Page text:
LONGVIEW, Wash. – The Port of Longview’s ongoing rail expansion efforts and continued worldwide supply chain issues took the forefront at a roundtable discussion U.S. Sen. Patty Murray, D-Wash., hosted Wednesday afternoon in Longview.
Murray toured the Longview port during a series of roundtable discussions with agency leaders across the state about how they are using their federal dollars for projects benefiting infrastructure and port capacity.
“I just think there are amazing opportunities here and I love that you’re thinking about them and planning for them,” Murray told port leaders. “And I want to do my part.”
The visit came after President Joe Biden on Tuesday signed into law a bill dubbed the Inflation Reduction Act to, in part, fight climate change and likely direct billions of dollars nationally into green transportation and infrastructure. Murray earlier this year also supported the Bipartisan Infrastructure Law, which invested $450 million across the state in port infrastructure projects that would focus on cutting greenhouse gas emissions and reducing environmental impacts on the community.
In Longview, the port has been consistently busy with wind energy, grain and soda ash materials, said Port Chief Executive Officer Dan Stahl. Financially, it has reported record income in recent years.
Stahl said much of the federal funding will go toward expanding capacity as the port gets busier with no signs of stalling, especially as industries nationwide continue to face supply chain shortages.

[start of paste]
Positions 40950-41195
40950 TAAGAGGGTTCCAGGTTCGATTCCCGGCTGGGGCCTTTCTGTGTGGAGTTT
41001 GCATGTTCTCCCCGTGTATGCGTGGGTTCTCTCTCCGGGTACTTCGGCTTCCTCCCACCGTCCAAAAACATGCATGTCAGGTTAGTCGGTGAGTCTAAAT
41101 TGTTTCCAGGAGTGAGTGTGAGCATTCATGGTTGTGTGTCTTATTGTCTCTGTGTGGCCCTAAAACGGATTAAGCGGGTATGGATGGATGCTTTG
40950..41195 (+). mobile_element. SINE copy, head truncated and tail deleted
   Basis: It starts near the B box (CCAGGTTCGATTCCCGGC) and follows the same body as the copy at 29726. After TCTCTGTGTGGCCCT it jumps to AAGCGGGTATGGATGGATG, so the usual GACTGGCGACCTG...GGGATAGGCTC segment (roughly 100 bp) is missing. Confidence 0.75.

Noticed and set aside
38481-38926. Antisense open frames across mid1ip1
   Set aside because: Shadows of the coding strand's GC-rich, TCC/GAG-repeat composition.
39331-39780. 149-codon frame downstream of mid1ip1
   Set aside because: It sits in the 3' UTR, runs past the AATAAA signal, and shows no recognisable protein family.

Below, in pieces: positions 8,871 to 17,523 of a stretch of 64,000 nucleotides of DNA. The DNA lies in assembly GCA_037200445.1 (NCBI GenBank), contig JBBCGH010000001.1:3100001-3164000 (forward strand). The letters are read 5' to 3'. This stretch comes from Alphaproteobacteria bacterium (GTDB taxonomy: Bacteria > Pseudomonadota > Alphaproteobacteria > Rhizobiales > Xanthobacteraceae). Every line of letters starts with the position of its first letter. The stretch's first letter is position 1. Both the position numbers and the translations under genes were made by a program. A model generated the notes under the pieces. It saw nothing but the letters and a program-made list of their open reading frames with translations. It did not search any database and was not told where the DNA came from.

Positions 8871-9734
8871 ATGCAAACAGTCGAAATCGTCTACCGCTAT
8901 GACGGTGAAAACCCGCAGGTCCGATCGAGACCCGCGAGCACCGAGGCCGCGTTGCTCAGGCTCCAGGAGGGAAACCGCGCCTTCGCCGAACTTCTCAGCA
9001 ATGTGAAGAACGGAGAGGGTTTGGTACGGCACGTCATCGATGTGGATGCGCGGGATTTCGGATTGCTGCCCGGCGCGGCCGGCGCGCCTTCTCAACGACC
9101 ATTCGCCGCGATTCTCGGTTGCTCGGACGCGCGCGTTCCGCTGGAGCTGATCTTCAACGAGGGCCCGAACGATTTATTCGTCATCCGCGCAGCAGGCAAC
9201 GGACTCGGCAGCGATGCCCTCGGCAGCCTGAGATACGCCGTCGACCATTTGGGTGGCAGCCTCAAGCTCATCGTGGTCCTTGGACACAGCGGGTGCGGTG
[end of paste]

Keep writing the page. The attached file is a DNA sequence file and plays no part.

The Industrial Rail Corridor Expansion, which port officials say will eventually triple rail capacity by building new tracks that connect the main line to the terminals, is one project boosted by those federal grants. Last year, lawmakers helped secure $2.5 million toward the project. The expansion last year also got a $16 million grant through the Rebuilding American Infrastructure with Sustainability and Equity package.
Lisa Hendriksen, director of planning and environmental services, said they plan to start construction by late 2024 and finish by 2027.
“It’s the largest project we’ve ever done,” Hendriksen said. “Our customers really, really need that growth.”
As part of the expansion, the port also secured federal funding to help with the cost of building an overpass to deal with the expected increase in volume that will come from having a larger rail corridor. The first phase of the expansion costs around $74 million, Hendriksen said.
Stahl said Murray’s efforts in Congress also helped them get a competitive federal grant that will help fund a feasibility study on whether the port could deepen and add a turning basin, which support larger vessels traveling along the river.
The study, which will be partly funded by the Kalama and Longview ports through an interlocal agreement, costs $2.2 million. Half of those expenses will be covered through another federal grant secured by local lawmakers.
“It really makes everything more efficient and safer for those ships,” Stahl said.
Murray’s discussion with the port was one of several planned Wednesday. Murray also visited Camas, Vancouver and Olympia to address other projects across the state.
In Camas, Murray was joined by U.S. Sen. Maria Cantwell, D-Wash., to tour a local semiconductor manufacturing facility, talk about the bipartisan CHIPS and Science Act signed into law earlier this year and address how the Inflation Reduction Act will allow Medicare to lower prescription drug costs. In Olympia, Murray held a roundtable to discuss how lawmakers and local leaders can add more affordable housing options.
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